With many members’ focus on the upcoming elections, the Washington trade agenda suffered over the summer and fall. But with the elections over, there is a renewed possibility of action on many long-stalled items, either as part of the lame-duck session or in the new Congress. Here’s a brief run-down of the top trade items:

  • Trade Promotion Authority. Many trade-related bills have been stalled as Congress considers whether to pass a bill to limit its own ability to amend trade agreements negotiated by the President. Under a Trade Promotion Authority bill, Congress would get an up/down vote on agreements, with no or very limited opportunities for debate or amendment of a concluded agreement’s text. TPA remains the Hill’s most important trade priority, and the pressure has only increased as negotiations for the Trans-Pacific Partnership (TPP) agreement near completion. A TPA bill will likely not be introduced in the lame-duck session, as Republicans and Democrats remain divided as to what should be included in such a bill.
  • Renewal of the Generalized System of Preferences (GSP). The GSP allows for the duty-free importation of goods from certain least-developed countries. GSP expired in 2013, leaving many American manufacturers to foot unforeseen import duty bills on components imported from abroad. GSP renewal languished during the election fever of the summer, and the focus on getting a TPA bill through. While many other trade bills are likely to pass only if attached to TPA, GSP renewal stands a chance with or without a TPA bill. However, certain members would like to see GSP reformed as a condition of renewal, in particular by editing the list of countries eligible for GSP preference.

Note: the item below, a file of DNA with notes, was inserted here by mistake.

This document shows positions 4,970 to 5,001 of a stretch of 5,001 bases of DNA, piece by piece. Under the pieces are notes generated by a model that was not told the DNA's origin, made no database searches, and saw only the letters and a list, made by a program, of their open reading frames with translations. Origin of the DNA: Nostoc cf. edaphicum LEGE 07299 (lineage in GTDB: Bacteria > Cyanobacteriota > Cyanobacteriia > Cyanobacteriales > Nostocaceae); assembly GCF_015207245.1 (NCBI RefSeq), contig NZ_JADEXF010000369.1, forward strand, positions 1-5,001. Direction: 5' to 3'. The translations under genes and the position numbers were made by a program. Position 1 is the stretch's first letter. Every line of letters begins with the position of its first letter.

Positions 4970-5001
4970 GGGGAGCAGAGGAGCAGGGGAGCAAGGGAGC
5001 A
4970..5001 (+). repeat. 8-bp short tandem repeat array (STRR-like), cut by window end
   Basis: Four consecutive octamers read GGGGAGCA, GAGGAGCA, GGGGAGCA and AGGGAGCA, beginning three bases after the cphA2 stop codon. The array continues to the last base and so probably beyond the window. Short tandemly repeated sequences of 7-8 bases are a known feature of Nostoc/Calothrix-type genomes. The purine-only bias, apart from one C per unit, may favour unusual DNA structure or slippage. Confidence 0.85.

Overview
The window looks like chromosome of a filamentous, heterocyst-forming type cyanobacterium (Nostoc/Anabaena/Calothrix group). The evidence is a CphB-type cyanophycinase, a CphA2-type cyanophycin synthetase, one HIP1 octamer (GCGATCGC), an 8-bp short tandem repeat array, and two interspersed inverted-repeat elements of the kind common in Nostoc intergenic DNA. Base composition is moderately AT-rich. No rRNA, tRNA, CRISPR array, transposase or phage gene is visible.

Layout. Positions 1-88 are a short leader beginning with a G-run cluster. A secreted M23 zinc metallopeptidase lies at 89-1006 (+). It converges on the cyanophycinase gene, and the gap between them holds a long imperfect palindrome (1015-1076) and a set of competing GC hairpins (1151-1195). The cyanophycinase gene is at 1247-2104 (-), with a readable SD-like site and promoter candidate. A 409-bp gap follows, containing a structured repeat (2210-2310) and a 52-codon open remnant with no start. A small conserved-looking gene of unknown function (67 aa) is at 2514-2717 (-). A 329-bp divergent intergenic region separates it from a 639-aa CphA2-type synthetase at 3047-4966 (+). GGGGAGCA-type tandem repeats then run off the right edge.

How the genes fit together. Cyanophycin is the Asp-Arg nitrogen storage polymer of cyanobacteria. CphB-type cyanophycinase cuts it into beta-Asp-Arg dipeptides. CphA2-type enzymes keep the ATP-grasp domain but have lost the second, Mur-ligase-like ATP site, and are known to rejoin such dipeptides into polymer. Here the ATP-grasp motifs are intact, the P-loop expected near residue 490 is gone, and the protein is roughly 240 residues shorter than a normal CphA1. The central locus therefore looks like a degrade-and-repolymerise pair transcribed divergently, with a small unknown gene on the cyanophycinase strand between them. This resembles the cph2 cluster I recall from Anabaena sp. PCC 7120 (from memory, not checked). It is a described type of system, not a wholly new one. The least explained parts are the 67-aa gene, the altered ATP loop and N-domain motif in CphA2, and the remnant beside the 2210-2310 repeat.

• Customs Reform and Reauthorization: A number of bills to reform and reauthorize U.S. Customs & Border Protection have been proposed over the last two Congresses. Efforts to hammer out differences in the various bills’ treatment of issues such as antidumping and countervailing duty enforcement stalled as election fever gripped the Hill, but a new Congress may make more headway.
  • Miscellaneous Tariff Bill (MTB): A package bill to reduce duties on imported inputs not manufactured in the United States has been proposed in each of the last two Congresses. These types of bills used to pass as a matter of course, but the recent MTBs have stalled over concerns that the duty reductions amount to earmarks. These same concerns may prevent much action in the new Congress unless the bill is coupled with something, such as TPA, that induces otherwise-opposed members to relent.


Senior Public Policy Advisor Nova Daly contributed to this article.